Saturday Night Fever
By comparison, Saturday Night Fever is a mere hand-me-down. The big ensemble dance numbers are wonderful and full of movement. Musically, however, the cover versions (sans falsetto) of associated Bee Gees hits lack energy. Unlike the movie, the stage version asks the dancers to sing—and they’re not particularly good. And the best song in the show (also the encore) is “Disco Inferno,” originally sung by The Trammps, a black group that used self-mocking levity to take the music into a higher category.
Truth be told, disco was originally about blacks and gays and boldness, in your face—at least, that’s the way I remember it, having lived through the 1970s. This show has an almost entirely white cast, without a hint of homosexuality. It’s all tamed down, even in comparison with celluloid.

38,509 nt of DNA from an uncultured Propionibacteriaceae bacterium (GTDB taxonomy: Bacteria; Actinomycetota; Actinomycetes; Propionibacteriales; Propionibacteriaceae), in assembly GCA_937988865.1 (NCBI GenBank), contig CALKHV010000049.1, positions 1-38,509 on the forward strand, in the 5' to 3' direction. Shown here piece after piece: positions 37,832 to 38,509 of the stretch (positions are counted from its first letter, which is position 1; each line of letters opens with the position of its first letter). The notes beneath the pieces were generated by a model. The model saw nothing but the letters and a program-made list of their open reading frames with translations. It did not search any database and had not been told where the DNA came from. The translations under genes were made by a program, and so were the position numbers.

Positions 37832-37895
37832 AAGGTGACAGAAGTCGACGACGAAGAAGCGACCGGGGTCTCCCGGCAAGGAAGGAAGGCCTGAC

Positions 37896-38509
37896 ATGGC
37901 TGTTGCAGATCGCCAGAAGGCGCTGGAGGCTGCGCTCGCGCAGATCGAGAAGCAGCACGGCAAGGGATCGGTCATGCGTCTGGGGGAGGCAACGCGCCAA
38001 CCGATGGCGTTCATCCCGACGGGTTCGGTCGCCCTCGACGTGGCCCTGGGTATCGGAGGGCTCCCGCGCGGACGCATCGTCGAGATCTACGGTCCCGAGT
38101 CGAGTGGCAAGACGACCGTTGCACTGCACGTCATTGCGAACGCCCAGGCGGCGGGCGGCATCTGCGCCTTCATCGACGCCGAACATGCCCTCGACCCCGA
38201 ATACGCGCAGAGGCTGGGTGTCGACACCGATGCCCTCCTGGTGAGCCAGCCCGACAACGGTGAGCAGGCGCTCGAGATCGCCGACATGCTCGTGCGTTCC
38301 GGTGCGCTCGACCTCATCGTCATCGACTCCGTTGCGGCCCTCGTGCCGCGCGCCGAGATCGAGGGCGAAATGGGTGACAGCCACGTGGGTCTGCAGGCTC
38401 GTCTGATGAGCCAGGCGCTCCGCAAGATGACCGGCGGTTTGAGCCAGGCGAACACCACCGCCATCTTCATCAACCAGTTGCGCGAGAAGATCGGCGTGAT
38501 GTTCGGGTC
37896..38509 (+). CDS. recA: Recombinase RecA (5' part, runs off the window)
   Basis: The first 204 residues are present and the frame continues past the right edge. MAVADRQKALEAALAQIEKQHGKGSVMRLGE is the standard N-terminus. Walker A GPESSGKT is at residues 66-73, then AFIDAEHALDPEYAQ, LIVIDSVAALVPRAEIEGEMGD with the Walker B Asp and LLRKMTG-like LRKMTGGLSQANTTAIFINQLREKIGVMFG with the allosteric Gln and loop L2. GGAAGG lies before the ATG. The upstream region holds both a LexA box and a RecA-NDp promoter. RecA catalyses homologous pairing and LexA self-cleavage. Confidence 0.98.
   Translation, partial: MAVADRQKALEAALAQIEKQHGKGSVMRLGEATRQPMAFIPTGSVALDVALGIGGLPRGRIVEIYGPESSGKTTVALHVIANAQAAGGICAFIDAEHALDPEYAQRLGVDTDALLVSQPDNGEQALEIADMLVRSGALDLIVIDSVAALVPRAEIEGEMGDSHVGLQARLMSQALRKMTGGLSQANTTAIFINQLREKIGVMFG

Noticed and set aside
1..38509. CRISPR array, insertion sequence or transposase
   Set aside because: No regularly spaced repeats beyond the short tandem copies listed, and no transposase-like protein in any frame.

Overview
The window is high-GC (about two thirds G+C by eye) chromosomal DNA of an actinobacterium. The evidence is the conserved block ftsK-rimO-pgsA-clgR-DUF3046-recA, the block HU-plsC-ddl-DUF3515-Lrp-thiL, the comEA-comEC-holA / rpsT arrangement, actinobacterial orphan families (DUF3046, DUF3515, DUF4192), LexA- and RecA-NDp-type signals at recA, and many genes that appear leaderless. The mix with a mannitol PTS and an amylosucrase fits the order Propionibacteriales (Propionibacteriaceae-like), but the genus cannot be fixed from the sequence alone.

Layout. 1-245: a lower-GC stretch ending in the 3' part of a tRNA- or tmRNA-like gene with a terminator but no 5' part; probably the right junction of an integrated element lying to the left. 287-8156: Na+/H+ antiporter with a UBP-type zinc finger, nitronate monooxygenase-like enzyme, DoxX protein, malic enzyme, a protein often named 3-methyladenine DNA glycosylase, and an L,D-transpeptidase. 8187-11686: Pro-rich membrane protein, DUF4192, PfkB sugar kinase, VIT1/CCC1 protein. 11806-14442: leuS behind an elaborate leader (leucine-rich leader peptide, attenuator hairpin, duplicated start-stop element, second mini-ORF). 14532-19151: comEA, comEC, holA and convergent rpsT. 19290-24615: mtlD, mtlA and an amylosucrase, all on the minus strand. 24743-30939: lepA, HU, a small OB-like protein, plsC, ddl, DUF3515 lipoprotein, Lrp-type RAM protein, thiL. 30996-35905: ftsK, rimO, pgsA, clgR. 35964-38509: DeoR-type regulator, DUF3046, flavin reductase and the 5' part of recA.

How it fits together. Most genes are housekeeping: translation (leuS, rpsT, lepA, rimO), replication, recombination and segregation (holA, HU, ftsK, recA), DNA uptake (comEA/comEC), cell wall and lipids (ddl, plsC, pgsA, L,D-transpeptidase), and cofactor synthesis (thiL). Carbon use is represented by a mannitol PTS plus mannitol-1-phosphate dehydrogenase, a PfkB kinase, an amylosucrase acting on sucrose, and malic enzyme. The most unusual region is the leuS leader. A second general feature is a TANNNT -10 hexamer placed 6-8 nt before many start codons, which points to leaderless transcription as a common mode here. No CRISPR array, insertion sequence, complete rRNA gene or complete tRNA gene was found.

Dramatically, this show has other problems. Lead actor Ryan Ashley (playing John Travolta’s role) is a fiery dancer; he’s solid in that capacity. But he’s a journeyman actor and a poor singer.
The other difficulty is that Broadway shows move in real time. When the dancing ensemble leaves to change costumes and gulp Gatorade, the spotlight is turned over to solo performers who are less than compelling in the torch-song capacity. You can literally feel the show’s momentum ebbing away.
Another problem is that the plot suggests a dark story: vital 20-somethings working menial day jobs and escaping into a glittering disco dream by night, snorting coke, dancing and then heading to parked cars for serial sex.
What’s more damaging, in dramatic terms, is when bonds of romance and brotherhood are broken, or a girlfriend turns up pregnant, or someone dies—you barely feel a ripple. These things should have impact.
Saturday Night Fever plays at 8 p.m. Thursday through Saturday, plus 2 p.m. matinees Thursday, Saturday and Sunday. Sacramento Community Center Theatre, 1301 L Street; (916) 264-5181 or (916) 557-1999; $10-$65. Through March 23.